Wednesday, May 04, 2005

The Dardevle - What a Lure!

I've always had a fondness for vintage lures, the ones whose classic simplicity brought in the fish by the boatload long before batteries, chemical attractants, flashing lights and various other bells and whistles (both literal and figurative) came into the picture. One of these old-school favorites is the Dardevle (or Daredevil, or Daredevle - spellings seem to vary widely. As far as I can tell the original is Eppinger's Dardevle, which features the devilish logo that made such a memorable impression on me when I was kid).

The tackle boxes of my grandfather and great-uncle, two early angling influences, both featured Dardevles galore, many of which must've dated back decades to judge from the wear and tear on their enamel and the bends in their hooks. Eppinger's been making this spoon since the early 20th Century, and I'm sure their competitors have been making knockoffs for almost as long.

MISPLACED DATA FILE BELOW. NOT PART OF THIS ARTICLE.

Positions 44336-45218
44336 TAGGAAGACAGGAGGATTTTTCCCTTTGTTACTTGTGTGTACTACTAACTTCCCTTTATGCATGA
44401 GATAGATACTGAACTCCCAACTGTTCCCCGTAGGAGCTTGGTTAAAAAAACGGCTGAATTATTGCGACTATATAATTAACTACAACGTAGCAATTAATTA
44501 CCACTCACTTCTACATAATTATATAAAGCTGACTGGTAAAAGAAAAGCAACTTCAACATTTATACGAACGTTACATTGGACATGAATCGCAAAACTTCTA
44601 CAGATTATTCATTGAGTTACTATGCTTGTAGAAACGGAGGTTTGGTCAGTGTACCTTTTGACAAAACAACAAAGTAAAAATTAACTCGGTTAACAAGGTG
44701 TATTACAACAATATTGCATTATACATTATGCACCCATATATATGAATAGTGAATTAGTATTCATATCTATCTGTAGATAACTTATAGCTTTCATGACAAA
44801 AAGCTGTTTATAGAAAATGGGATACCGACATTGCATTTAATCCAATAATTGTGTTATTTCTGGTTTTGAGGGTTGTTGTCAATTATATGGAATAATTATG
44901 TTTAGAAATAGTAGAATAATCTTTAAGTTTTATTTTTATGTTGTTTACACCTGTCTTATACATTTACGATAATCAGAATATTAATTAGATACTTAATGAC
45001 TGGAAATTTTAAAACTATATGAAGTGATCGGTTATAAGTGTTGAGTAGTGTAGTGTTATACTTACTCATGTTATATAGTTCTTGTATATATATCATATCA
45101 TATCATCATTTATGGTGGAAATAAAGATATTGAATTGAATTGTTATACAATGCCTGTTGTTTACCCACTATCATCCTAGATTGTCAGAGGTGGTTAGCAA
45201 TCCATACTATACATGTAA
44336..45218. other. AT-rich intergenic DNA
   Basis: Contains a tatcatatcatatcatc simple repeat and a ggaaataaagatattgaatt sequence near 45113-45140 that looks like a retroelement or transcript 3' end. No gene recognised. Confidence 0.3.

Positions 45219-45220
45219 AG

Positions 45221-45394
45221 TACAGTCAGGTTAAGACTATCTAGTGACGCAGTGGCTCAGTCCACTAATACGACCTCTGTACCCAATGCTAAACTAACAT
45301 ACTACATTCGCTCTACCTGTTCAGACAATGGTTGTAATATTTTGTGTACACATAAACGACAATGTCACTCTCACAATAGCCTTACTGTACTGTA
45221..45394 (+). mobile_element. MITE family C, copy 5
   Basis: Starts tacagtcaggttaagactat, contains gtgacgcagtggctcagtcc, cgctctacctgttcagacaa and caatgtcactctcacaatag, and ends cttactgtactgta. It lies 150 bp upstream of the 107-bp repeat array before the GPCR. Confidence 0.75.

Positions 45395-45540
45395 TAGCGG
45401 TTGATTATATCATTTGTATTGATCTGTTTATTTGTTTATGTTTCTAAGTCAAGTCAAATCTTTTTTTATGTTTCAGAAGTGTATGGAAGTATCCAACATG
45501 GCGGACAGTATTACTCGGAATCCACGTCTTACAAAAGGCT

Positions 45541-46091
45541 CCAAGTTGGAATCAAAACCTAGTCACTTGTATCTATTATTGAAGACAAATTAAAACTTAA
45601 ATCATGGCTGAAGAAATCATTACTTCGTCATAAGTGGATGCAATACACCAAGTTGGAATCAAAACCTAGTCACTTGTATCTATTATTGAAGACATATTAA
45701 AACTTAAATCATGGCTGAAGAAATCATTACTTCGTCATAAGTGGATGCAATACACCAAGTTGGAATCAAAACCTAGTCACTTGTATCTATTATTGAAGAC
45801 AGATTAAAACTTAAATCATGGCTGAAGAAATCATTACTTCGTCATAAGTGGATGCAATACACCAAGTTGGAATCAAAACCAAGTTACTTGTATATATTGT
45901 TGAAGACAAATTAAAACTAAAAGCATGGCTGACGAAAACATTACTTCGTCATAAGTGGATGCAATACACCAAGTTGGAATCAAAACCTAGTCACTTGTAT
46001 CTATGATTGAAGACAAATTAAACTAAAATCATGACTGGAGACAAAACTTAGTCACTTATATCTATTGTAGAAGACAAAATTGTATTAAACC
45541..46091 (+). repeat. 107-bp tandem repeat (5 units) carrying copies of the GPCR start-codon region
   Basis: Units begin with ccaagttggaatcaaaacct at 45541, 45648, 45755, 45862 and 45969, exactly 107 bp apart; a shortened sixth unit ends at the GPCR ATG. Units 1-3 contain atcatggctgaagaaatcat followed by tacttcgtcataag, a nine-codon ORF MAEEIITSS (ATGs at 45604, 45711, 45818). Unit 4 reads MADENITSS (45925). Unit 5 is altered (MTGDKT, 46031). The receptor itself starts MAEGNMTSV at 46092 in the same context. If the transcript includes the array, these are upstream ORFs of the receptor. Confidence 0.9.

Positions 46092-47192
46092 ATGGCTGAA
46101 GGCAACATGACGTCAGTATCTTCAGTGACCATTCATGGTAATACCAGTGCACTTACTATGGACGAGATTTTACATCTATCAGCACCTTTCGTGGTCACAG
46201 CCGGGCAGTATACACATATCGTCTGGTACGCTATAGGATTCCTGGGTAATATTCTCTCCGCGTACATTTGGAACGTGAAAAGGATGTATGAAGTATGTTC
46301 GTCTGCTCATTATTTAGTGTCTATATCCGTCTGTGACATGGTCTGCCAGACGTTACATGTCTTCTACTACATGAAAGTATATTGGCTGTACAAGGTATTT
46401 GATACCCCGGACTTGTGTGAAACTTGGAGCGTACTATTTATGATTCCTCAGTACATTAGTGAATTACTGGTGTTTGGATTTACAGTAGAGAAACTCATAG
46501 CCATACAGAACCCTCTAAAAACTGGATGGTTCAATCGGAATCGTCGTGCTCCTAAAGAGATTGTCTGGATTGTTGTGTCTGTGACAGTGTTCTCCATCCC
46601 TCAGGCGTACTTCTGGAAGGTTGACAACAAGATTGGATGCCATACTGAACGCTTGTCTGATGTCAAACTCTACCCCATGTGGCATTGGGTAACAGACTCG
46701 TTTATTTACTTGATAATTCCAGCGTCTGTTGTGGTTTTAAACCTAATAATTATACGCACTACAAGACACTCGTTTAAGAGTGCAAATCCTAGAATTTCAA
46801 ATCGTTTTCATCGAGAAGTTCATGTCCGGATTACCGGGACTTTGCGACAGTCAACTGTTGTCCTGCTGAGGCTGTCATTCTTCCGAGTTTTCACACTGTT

The history of the Dardevle name is an interesting one...according to the Eppinger site, it was originally named the Osprey by inventor and company founder Lou Eppinger. Towards the end of World War I its name was changed to Dardevle in honor of the "Teufelhunden", or "devil dogs," a fearsome nickname given to the 4th Marine Brigade by its German foes during the Battle of Belleau Woods in 1918.

The classic Dardevle is the distinctive red and white striped model, a deadly lure for pike, muskellunge, bass and fact, most fish that like to eat other fish. But there are a number of other color schemes as well; for instance, there's a green and yellow version that this article speculates attracts vegetarian pike.

It's also worth keeping in mind that the name Dardevle/Daredevil/etc. is often used to describe similar-looking lures (much as people will use "Kleenex" as a generic name for tissue). For instance, this fine article on pike fishing in Ontario includes a photo of some handsome "Daredevil" lures that aren't by Eppinger but definitely look like they'd get the job done. I think fish respect a good design, no matter who makes it. They're just not as brand-conscious as us.


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